Several archaeometric investigations have been conducted seeking answers to the origins of the Hyksos people. The Hyksos were a cultural group from western Asia who established a foothold in the Delta region of Lower Egypt around 1900 BCE. The Hyksos’ rise to power initiated the era in Egyptian history known as the Second Intermediate Period (c. 1782 – c. 1570 BCE). Pottery studies by both neutron activation analysis (NAA) and petrography have resulted in contradictory interpretations. This webpage provides links to both types of archaeometric investigations so the reader can decide for themselves.
Dr. Manfred Bietak is an Austrian archaeologist who conducted excavations at the capital of the Hyksos (Tell el-Dab’a – also known as Avaris). Pottery from his excavations were analyzed at several different laboratories. The largest study was conducted by neutron activation analysis (NAA) by Joan Huntoon at Brookhaven National Laboratory (BNL) who analyzed more than 1000 samples. Unfortunately, Ms. Huntoon died before completing her study. Later, Dr. Patrick McGovern from the University of Pennsylvania took up the project and analyzed several hundred more pottery samples by NAA at both BNL and MURR. Publications by McGovern and Garman Harbottle (1997) and McGovern (2000) reporting on the NAA results suggests that the Hyksos homeland was probably southern Palestine. A review of the McGovern and Harbottle investigation by Neff (2002) agreed with the conclusions of McGovern and Harbottle; but reviews by Goren (2003) and Aston (2004) did not agree with McGovern.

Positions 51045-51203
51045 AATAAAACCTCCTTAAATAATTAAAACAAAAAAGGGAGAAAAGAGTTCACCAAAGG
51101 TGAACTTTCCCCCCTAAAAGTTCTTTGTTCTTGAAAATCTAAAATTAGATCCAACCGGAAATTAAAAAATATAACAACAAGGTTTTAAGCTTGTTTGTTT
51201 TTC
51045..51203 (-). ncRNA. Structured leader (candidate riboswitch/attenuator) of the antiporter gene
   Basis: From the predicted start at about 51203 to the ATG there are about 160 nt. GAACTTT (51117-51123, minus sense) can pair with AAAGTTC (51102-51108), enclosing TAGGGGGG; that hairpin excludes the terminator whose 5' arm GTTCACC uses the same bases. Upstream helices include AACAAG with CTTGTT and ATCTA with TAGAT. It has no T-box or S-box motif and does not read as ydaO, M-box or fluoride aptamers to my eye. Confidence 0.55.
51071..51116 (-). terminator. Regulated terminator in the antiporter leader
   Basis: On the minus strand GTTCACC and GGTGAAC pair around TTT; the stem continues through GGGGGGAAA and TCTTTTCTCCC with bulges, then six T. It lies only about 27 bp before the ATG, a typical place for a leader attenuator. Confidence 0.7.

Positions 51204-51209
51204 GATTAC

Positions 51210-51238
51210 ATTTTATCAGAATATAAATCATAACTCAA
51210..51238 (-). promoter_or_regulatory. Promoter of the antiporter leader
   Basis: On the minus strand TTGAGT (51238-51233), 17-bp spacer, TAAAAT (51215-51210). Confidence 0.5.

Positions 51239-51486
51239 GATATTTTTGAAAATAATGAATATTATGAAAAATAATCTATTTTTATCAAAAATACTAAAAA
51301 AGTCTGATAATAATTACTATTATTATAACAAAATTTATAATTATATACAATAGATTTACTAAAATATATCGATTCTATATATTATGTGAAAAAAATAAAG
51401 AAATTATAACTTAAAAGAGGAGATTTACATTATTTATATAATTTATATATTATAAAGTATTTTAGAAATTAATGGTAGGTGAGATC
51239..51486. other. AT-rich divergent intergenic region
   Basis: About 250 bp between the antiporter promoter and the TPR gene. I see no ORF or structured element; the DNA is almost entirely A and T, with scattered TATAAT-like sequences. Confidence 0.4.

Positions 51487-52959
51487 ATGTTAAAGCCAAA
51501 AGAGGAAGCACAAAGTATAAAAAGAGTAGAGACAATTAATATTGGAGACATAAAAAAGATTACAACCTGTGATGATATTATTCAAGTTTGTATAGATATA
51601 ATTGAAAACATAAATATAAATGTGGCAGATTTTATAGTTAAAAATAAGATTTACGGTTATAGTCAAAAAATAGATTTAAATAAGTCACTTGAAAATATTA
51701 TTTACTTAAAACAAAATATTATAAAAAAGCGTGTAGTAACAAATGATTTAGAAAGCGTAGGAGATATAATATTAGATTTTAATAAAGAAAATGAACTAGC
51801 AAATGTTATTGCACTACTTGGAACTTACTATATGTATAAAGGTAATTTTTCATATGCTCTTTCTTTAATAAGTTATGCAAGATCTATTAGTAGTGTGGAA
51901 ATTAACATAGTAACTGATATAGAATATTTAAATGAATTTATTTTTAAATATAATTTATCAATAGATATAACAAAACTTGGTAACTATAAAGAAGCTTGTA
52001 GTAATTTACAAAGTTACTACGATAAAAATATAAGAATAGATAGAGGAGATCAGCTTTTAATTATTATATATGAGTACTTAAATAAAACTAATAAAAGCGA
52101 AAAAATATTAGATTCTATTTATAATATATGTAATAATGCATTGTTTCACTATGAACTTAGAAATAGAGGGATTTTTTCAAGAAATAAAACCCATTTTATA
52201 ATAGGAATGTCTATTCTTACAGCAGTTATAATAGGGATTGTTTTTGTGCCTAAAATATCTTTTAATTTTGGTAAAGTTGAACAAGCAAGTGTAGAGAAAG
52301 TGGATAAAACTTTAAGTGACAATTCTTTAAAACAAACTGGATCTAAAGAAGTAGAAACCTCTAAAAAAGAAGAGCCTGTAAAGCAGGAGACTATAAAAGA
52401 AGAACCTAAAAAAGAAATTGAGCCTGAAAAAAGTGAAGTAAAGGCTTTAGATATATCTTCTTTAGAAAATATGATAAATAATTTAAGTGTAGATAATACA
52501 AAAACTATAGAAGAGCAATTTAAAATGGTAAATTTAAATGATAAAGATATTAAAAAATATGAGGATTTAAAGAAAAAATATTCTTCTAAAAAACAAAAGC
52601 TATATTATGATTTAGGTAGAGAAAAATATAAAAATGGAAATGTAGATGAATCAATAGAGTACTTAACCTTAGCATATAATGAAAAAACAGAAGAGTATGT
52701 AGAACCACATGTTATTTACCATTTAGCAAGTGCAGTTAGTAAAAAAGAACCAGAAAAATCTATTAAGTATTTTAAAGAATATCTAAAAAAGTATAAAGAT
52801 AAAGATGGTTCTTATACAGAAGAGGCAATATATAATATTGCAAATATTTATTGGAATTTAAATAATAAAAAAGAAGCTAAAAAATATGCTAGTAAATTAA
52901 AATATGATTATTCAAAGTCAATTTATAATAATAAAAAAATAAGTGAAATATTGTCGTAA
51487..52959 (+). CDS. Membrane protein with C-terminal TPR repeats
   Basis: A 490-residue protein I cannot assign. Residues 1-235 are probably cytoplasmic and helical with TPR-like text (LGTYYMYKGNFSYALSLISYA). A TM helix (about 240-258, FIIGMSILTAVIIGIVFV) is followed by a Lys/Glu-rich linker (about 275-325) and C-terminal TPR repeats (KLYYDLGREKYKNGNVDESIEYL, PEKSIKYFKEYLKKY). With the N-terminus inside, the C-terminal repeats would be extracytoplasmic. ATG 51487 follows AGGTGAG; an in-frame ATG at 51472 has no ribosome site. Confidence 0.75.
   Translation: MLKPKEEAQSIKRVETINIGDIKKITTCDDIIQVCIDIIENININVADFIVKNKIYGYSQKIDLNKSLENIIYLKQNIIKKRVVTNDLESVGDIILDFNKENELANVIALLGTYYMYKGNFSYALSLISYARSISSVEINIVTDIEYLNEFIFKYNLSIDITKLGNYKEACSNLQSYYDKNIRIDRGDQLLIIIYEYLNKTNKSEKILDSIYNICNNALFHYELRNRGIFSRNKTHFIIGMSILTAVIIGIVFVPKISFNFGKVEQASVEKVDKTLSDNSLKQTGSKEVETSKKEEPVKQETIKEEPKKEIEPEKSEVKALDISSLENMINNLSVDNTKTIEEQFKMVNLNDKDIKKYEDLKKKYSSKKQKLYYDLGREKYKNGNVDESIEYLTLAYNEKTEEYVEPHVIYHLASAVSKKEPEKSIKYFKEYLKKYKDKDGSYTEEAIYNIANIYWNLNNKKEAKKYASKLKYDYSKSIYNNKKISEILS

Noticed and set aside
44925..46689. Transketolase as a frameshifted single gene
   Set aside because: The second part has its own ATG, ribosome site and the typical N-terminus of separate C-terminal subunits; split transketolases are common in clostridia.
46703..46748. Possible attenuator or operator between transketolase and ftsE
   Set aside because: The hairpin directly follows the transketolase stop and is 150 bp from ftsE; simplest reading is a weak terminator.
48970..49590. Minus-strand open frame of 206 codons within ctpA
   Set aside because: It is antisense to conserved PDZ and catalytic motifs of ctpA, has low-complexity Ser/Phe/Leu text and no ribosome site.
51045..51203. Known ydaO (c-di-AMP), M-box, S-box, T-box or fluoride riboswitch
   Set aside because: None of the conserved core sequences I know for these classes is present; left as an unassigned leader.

A subsequent petrographic investigation by Anat Cohen-Weinberger and Yuval Goren (2005) linked the pottery from Tell el-Dab’a to the northern Levant (i.e., Lebanon, Syria, and Turkey) instead of southern Palestine. More recently, McGovern (2019), reasserted the findings from his 2000 article. For those interested in learning more about this debate, please find the references below along with links to the NAA datasets.